The economic case for conviction multiplicity

Talia Fisher*

*Corresponding author for this work

Research output: Contribution to journalArticlepeer-review


Evidence law categorises convictions in purely binary terms, excluding the possibility of judgment of degree. The derivative allocation of punishment also assumes a similarly binary, ‘all or nothing’ structure: punishment can be calibrated, but not with the established probability of guilt. The article will use economic analysis to formulate the deterrence-based case for deserting this binary conceptualisation, in favour of a multiplicity of conviction categories. The discussion will be devoted both to the context of plea bargaining and to the realm of the criminal trial: with respect to plea bargaining, the article will present the economic case for converting the criminal standard of proof into a negotiable feature of trial. In the trial context, the article will make the deterrence-based argument for calibrating the size of the sanction with the level of proof, in a manner which accommodates a host of conviction categories. Using these examples and the tools of economic analysis, the article will demonstrate how a multiplicity of conviction categories and derivative distribution of punishment could allow for a better realisation of the deterrence goals underlying the criminal justice system.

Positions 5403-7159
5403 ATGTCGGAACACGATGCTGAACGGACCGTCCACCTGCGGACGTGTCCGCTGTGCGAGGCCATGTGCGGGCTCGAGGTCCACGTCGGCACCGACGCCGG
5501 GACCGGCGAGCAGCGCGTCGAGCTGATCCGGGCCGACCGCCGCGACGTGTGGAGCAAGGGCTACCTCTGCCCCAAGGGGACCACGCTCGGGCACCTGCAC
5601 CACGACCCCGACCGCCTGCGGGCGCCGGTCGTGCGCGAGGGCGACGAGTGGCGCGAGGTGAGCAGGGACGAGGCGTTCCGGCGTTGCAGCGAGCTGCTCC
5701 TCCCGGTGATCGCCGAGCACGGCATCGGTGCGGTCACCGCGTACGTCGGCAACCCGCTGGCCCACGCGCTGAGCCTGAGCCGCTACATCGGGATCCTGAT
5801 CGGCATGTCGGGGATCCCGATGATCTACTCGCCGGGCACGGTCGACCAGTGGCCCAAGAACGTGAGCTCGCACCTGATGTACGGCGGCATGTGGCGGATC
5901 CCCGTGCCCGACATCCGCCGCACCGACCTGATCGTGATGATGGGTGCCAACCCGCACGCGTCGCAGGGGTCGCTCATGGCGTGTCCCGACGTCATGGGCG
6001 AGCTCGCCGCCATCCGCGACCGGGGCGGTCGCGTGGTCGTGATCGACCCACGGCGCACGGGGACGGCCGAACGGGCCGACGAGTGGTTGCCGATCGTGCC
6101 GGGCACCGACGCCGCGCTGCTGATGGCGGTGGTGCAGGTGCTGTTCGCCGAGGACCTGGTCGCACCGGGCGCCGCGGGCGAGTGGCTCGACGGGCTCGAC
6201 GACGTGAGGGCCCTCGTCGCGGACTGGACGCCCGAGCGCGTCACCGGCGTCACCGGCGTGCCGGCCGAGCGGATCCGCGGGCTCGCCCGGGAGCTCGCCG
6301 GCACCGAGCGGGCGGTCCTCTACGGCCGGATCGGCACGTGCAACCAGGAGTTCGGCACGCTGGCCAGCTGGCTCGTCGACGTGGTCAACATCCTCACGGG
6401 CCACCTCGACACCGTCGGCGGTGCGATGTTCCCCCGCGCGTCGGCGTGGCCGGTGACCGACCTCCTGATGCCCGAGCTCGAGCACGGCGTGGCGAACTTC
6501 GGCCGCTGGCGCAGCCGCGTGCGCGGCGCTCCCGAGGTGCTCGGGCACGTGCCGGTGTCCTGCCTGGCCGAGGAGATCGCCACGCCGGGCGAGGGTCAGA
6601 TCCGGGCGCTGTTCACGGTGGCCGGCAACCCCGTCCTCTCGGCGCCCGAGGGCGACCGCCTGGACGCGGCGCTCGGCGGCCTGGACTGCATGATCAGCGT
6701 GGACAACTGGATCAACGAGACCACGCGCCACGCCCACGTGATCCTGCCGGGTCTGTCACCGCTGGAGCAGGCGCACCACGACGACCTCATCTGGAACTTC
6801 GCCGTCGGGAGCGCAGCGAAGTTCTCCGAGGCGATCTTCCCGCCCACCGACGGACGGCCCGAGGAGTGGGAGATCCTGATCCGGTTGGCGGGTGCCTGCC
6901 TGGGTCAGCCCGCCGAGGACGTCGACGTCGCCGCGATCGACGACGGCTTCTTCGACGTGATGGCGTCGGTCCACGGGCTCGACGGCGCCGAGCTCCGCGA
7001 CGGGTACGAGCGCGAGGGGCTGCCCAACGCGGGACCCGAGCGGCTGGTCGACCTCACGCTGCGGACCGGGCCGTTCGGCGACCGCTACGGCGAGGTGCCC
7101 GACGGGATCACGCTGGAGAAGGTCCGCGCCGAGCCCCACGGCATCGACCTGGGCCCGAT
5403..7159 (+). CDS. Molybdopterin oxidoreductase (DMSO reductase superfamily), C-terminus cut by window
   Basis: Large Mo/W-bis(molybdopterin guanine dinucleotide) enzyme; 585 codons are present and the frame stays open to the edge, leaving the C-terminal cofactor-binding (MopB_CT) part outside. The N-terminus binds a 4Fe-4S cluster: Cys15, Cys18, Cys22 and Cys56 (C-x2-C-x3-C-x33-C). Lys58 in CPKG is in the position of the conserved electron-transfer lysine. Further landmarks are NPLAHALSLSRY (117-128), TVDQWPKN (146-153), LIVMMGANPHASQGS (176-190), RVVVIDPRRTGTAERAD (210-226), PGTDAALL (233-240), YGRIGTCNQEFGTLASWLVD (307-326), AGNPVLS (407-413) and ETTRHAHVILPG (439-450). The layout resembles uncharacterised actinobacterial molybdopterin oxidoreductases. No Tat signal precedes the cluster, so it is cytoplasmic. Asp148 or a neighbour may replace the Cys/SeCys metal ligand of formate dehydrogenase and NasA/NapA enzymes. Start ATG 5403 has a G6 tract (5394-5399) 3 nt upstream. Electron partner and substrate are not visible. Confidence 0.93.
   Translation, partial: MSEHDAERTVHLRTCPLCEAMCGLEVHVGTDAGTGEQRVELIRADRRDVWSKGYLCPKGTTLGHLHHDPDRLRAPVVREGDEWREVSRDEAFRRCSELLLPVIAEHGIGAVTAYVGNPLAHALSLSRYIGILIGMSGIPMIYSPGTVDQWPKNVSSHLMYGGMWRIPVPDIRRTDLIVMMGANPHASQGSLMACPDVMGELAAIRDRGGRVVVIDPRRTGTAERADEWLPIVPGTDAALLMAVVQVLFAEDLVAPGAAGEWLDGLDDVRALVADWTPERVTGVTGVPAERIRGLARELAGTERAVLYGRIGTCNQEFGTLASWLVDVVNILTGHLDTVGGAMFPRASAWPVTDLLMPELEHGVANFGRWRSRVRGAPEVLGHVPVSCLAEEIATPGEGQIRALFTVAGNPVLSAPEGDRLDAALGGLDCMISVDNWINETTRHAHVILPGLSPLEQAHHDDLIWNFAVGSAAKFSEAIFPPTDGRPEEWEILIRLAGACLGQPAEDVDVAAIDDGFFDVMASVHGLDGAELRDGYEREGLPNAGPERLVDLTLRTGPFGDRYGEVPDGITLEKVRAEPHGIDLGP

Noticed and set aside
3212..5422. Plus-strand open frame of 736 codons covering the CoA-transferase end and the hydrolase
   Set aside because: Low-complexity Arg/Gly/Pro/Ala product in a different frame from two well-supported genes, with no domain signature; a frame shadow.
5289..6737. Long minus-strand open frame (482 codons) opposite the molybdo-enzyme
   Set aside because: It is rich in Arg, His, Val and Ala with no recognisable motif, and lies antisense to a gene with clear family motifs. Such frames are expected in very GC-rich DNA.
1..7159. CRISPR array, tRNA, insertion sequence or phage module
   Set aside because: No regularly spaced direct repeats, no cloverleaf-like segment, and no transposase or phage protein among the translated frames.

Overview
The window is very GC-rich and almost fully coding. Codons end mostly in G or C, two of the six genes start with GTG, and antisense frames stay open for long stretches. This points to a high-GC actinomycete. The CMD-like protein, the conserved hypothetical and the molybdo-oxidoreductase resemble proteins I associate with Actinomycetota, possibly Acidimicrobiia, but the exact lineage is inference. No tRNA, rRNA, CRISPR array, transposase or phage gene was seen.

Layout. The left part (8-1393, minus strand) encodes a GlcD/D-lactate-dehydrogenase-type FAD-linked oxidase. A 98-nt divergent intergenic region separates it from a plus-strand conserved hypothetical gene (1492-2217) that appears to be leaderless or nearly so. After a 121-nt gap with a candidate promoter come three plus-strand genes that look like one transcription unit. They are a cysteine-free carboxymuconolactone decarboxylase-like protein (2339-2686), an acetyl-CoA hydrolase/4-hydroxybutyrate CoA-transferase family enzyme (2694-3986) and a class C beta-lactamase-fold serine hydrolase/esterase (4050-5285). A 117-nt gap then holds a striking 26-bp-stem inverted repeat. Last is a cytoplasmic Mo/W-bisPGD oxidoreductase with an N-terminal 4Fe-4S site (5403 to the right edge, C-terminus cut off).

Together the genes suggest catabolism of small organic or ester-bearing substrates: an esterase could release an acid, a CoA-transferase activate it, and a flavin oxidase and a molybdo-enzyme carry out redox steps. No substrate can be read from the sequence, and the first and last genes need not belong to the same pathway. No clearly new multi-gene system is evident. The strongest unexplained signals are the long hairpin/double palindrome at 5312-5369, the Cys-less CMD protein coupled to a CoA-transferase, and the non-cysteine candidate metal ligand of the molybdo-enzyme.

Original languageEnglish
Pages (from-to)260-278
Number of pages19
JournalInternational Journal of Evidence and Proof
Issue number4
StatePublished - Oct 2023


  • BARD
  • economic analysis
  • plea bargain
  • standard of proof
  • waiver


Dive into the research topics of 'The economic case for conviction multiplicity'. Together they form a unique fingerprint.

Cite this